- Lifestyle creep is the common pattern of spending more money as you earn more money, getting used to higher levels of luxury and convenience as your new normal.
- Lifestyle creep typically occurs after someone gets a raise, a new job with a higher income, or pays off debt.
- The biggest sign of lifestyle creep is a lack of saving for emergency or retirement funds.
- Read more stories from Personal Finance Insider.
You might think that an increase in salary means you’ll have more money in your bank account, but this isn’t always true. In fact, lifestyle creep can make it so you have less money on hand.
Lifestyle creep, or lifestyle inflation, is overspending after your income increases. For example, if you get a new job that gives you $20,000 more per year in take-home pay but decide to buy a (non-essential) car for $30,000, you’ll have more debt than before your raise. Lifestyle creep can take place over years and thus, be difficult to spot — unless you’re on top of your budget.
Here’s what to know about lifestyle creep, how to determine if it’s affecting your life, and how to avoid it in the future.
What is lifestyle creep?
Lifestyle creep is an increase in spending after receiving a raise instead of saving the additional income. It can also come around after paying off a loan if you decide to spend the extra money rather than directing it to savings.
“I have seen clients who make more money actually make their financial plans look worse because of lifestyle creep,” says Clint Camua, regional director and partner at EP Wealth Advisors in the Los Angeles area.
In cases of lifestyle inflation, the extra items like entertainment subscriptions and dinners out that you were living without prior to your increase in income now appear essential. It doesn’t only involve buying things, either — paying for new experiences can also factor into lifestyle creep.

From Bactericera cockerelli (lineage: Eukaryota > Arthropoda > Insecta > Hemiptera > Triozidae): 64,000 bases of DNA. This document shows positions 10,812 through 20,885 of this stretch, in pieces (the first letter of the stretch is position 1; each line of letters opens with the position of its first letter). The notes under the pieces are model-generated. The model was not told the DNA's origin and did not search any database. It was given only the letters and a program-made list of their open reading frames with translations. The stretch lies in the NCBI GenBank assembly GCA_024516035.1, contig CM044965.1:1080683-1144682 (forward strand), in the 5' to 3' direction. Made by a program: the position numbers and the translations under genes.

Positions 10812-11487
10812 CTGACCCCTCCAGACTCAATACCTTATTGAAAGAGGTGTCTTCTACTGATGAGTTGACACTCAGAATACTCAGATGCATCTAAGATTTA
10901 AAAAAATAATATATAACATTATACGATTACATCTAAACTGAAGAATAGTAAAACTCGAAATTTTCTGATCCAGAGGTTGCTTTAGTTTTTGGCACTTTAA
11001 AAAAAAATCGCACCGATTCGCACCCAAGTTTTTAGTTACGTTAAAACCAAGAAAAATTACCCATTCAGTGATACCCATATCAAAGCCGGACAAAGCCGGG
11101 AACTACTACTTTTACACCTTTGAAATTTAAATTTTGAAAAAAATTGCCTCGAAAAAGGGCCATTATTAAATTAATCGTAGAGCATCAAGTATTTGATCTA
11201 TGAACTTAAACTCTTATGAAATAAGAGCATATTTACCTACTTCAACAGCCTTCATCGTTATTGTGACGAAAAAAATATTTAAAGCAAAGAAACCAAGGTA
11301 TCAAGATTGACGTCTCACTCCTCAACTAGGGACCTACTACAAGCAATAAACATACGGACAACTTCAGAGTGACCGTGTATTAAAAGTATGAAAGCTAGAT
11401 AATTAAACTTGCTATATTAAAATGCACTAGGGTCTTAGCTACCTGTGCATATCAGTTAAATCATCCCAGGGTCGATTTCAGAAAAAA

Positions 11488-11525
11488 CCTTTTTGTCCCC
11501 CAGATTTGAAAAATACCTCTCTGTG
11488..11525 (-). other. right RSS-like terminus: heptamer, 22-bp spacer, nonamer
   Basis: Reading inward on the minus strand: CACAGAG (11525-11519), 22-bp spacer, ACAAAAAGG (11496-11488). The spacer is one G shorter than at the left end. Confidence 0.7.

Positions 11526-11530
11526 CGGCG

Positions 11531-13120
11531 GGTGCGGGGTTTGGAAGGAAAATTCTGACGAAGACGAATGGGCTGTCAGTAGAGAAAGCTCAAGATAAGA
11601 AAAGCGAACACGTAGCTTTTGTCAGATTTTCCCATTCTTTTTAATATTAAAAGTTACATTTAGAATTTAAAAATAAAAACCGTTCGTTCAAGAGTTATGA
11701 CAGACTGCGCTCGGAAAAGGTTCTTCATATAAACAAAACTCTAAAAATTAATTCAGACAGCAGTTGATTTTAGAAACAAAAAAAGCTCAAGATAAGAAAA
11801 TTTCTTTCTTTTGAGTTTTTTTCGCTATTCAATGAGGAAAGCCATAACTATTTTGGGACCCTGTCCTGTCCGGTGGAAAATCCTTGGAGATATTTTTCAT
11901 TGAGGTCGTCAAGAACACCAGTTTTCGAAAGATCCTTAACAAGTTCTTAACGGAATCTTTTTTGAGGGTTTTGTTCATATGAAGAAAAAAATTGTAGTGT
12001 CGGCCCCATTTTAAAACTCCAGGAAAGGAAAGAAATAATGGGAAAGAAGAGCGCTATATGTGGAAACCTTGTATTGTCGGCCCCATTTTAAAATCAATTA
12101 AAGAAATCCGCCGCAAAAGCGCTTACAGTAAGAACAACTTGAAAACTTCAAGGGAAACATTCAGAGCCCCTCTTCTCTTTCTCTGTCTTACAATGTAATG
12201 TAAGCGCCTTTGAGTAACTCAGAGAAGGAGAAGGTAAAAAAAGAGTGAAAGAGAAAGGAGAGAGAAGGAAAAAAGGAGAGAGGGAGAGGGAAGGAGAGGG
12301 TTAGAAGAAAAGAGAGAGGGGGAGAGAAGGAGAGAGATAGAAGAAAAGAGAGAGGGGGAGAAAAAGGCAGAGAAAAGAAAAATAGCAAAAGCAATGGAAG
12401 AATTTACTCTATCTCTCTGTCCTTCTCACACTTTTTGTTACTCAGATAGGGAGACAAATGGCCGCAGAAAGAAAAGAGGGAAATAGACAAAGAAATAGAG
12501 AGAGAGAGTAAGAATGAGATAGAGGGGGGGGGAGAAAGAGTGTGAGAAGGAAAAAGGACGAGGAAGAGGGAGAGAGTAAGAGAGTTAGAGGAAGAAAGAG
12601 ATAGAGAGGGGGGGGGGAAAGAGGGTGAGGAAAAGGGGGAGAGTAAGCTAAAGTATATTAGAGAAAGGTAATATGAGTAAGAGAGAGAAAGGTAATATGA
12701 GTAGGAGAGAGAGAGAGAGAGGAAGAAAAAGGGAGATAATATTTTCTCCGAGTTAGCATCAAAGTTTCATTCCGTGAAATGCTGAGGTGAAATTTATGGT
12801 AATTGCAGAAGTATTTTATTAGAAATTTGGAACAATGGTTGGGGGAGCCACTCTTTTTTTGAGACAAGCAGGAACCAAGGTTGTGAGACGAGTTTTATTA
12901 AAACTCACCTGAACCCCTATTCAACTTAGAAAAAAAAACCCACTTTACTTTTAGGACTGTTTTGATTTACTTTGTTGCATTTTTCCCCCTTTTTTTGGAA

“One example is a couple that recently paid off their mortgage and wants to spend the extra cash flow from making the mortgage payment each month to travel more,” says Robin Aiken, Principal at Homrich Berg Wealth Management. Rather than redirecting some or all of their new-found funds to a savings account, this couple wanted to designate the entire amount toward travel expenses.
How does lifestyle creep work?
Typically, lifestyle creep happens when people start to earn more money, either by receiving a higher income through a new job or raise or by paying off debt and freeing up money that went toward monthly payments. Once lifestyle inflation takes over, the new cash gets spent as fast as — or faster than — it comes in.
Lifestyle creep is a problem because it can prevent people from saving the right amount they will need for retirement or emergencies. Around half of US workers claim that debt payments stop them from saving enough for retirement. Not all debt is due to lifestyle creep, of course. But if your additional spending is for unnecessary purchases, lifestyle creep is a likely culprit.
It’s normal for your lifestyle spending to increase when you get a better income. You want to treat yourself after working hard to make that money. “Where it becomes problematic is when the increase in lifestyle outpaces the increase in income,” says Camua. “It then invades your ability to save for retirement, uses your emergency fund, or increases debt.”